Switching from java to groovy

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A presentation for java programmers interested in switching to groovy.

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Switching from java to groovy

  1. 1. SWITCHING FROM JAVA TO GROOVY Paul Woods mr.paul.woods@gmail.com @mr_paul_woods9/26/2012
  2. 2. Table Of Contents Installing & Running  Multi-assign Hello World  Optionals Basics • Parenthesis List • Semicolons Maps • Returns Ranges  Power Assert Operations  Meta Programming Closures  Conclusion
  3. 3. Teaching Resources Mr. Haki - Great Groovy Tips Resource  http://mrhaki.blogspot.com/ How to do X in Groovy  http://groovy-almanac.org/ Share and Run Groovy Scripts  http://groovyconsole.appspot.com/ Learn Groovy by Fixing Failing Tests  http://groovykoans.org/
  4. 4. Books Groovy In Action Programming Groovy Groovy Recipes
  5. 5. Groovy - Installing to YourComputer Install Java JDK Set JAVA_HOME Make sure <javahome>/bin is in path Download Zip or installer package  http://groovy.codehaus.org/Download Make sure <groovyhome>/bin is in path Test it  java -version  javac -version  groovy -version
  6. 6. Groovy - Running on WebConsole http://groovyconsole.appspot.com/ Allows you to execute groovy programs on a web-based console.
  7. 7. Hello World - Java Create a file called Hello.java  public class Hello {  public static void main(String[] args) {  System.out.println("Hello Java World");  } } Compile It  javac Hello.java Run It  java Hello
  8. 8. Hello World - Groovy Create a file called hello.groovy  println "Hello Groovy World!" Execute the file  groovy hello.groovy
  9. 9. Improvements over Java This is a groovy script file. No ceremony  No Class  No Public Method  No System.out  No Parenthesis  No Semicolon * Of course, we can still add them if we want, and in some cases they are required.
  10. 10. Basics - Primitives There are no primitive types in Groovy. They are promoted to objects.  inta=1  println a.class  class java.lang.Integer  float f = 2.5  println f.class  class java.lang.Float
  11. 11. Basics - Types You are not forced to define the types, either. The Def keyword allows you to do this:  def a = 1  def b = 2.0  def c = "Howdy"  println a.class  println b.class  println c.class  class java.lang.Integer  class java.math.BigDecimal  class java.lang.String
  12. 12. Basics - String Quotes Strings can use single quotes or double quotes.  def a = "Hello World"  def b = Goodbye  println a  println b  Hello World  Goodbye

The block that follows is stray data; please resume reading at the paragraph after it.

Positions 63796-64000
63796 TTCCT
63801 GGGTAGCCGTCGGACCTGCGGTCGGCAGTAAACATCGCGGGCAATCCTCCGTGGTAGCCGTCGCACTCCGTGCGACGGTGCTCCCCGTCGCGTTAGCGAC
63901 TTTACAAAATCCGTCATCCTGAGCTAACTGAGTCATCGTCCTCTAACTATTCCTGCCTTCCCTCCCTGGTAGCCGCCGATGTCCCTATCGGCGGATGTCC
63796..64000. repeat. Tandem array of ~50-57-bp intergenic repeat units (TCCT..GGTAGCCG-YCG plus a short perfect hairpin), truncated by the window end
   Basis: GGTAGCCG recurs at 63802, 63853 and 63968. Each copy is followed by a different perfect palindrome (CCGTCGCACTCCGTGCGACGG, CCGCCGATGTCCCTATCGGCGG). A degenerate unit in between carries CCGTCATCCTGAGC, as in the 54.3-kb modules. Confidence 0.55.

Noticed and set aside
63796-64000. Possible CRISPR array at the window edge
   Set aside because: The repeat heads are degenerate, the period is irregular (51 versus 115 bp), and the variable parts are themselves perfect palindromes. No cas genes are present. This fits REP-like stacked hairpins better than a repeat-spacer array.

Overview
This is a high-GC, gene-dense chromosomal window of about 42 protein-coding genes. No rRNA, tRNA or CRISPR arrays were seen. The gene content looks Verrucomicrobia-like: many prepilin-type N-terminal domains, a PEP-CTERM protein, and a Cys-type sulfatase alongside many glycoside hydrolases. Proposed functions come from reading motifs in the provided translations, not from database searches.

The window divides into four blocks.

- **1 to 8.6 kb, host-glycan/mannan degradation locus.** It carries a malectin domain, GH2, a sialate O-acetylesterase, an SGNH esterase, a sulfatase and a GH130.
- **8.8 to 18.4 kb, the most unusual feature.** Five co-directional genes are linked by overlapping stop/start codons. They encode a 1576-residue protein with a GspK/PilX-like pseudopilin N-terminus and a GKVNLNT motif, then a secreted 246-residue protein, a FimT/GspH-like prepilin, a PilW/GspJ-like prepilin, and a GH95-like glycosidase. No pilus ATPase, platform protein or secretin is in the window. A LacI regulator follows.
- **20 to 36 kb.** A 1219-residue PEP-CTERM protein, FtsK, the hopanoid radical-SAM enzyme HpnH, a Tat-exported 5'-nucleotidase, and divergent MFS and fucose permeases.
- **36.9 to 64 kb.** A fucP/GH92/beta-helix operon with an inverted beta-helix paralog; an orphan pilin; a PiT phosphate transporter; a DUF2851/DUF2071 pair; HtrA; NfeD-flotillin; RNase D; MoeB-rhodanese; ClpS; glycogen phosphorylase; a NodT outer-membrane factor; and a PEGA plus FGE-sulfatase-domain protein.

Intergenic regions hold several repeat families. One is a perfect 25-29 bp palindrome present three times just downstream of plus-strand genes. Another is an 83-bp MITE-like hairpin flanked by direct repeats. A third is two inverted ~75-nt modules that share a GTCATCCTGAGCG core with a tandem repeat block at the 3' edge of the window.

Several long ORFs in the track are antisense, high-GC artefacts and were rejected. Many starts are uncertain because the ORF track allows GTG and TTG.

13. 13. Basics - GStrings The GString type allows expressions to be evaluated inside a string. Simple variables/properties are prefixed with $. Full expressions are wrapped in ${}  def first = "Paul"  def last = "Woods“  def a = 11  def b = 22  def fullname = "$first $last ${a + b}"  println fullname  Paul Woods 33
  14. 14. Basics - GStrings GStrings are not Strings. They are very similar and can be used almost anywhere a String can be used.  Don‟t use them as map keys.
  15. 15. Basic - GStrings - DoubleQuotes GString uses double quote marks in order to evaluate expressions. Single quote marks are not evaluated.  def age = 8  def a = "I am $age years old"  def b = I am $age years old  println "a = " + a  println "b = " + b a = I am 8 years old  b = I am $age years old
  16. 16. Basics - String - Triple Quotes You can use triple quotes to keep from escaping quote marks.  def a = """She said "Bring home some milk", but I forgot"""  println a  She said "Bring home some milk", but I forgot.  def b = Its time to learn Groovy.  println b  Its time to learn Groovy.
  17. 17. Basics - Multi-line Strings You can easily define multi-line strings. Each line of the string is terminated with a newline - n  def data = """  This  Is A  Test"""  println data  This  Is A  Test
  18. 18. Basics - String Comparison Groovy overrides the == for case-sensitive String comparison. No more: if(0 == a.compareTo(b)) …  def a = "abc"  def b = "a" + "b" + "c"  println a == b  true
  19. 19. Basics - Script Files Groovy files can be either compiled into classes, or ran as script. Here is a script that defines a function, then executes it.  Integer sum(Integer a, Integer b) {  a+b }  println "10 + 20 is " + sum(10,20)  10 + 20 is 30
  20. 20. Basics - Groovy Truth Groovy truth tells how values are coerced into Booleans.  non zero numbers are true.  zero numbers are false  non-null objects are true  null objects are false  non-empty strings are true  empty strings are false  non-empty collections are true  empty collections are false
  21. 21. Basics - Class - MapConstructor A map default constructor is available to classes.  class Name {  String first  String last }  def name = new Name(first:"Paul", last:"Woods")  println name.dump()  <Name@5c6ed020 first=Paul last=Woods>
  22. 22. Basics - Class - Getters &Setters For all public fields, groovy makes the field private, and automatically creates a getter and setter for each. If you define a getter and/or setter, groovy doesnt define one. If you mark the field as readonly, only a getter will be created
  23. 23. Lists Groovy has a native syntax for lists. It uses square brackets [] to indicate a list. Define a empty list  def list = [] Initialize a list with values  def list = [ 1, 2, 3 ]  println list  [1, 2, 3]
  24. 24. Lists Lists are a normal java data type  def list = []  println list.class  class java.util.ArrayList
  25. 25. List Gotcha - Static TypeChecking The items in a list are non-typed. We add a Integer, BigDecimal, String and Date  def a = [ 1, 2.3, "Abc", new Date()]  println a  [1, 2.3, Abc, Tue Sep 25 20:21:17 CDT 2012] Generics are compile-time checked. Groovy ignores them, with no syntax error  List<Integer> b = [“A”, new Date()]  println b  [A, Tue Sep 25 20:22:10 CDT 2012]